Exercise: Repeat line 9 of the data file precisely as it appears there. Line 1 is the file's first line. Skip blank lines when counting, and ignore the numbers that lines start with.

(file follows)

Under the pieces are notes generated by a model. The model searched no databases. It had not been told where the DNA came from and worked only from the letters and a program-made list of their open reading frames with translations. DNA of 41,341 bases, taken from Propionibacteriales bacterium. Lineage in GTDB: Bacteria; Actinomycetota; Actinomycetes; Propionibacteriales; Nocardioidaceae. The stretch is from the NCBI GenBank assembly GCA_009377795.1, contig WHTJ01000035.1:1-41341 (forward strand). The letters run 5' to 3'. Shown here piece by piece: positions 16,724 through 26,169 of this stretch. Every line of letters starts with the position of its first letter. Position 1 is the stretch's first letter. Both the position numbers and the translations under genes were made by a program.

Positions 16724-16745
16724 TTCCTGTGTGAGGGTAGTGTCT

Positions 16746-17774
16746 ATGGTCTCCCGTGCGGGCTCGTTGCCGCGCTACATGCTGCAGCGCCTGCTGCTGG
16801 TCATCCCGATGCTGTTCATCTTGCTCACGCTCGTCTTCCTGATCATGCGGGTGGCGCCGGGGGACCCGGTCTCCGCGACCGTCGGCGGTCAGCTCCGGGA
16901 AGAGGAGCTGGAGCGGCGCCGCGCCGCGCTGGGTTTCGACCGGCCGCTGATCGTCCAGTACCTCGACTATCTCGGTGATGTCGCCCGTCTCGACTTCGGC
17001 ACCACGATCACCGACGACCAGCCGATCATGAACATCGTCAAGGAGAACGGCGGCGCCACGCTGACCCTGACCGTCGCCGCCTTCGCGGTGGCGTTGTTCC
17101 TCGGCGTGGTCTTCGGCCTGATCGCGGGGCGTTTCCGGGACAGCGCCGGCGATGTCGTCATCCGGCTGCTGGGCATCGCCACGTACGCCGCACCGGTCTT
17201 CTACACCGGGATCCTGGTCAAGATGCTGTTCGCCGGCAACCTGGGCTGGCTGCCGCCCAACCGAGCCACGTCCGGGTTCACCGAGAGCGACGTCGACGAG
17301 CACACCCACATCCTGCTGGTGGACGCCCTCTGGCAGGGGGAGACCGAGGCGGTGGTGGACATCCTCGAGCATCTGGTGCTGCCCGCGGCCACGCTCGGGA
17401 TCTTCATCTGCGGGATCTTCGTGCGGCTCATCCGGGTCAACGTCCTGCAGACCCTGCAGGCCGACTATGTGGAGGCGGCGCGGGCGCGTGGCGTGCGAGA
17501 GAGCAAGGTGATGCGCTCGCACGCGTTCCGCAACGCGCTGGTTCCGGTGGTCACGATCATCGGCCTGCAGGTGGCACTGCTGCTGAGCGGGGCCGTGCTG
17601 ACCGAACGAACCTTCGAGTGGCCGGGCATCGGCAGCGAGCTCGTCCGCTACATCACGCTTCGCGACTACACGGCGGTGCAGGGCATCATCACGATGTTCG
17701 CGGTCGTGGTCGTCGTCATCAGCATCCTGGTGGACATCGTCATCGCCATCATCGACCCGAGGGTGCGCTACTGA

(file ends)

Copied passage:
17101 TCGGCGTGGTCTTCGGCCTGATCGCGGGGCGTTTCCGGGACAGCGCCGGCGATGTCGTCATCCGGCTGCTGGGCATCGCCACGTACGCCGCACCGGTCTT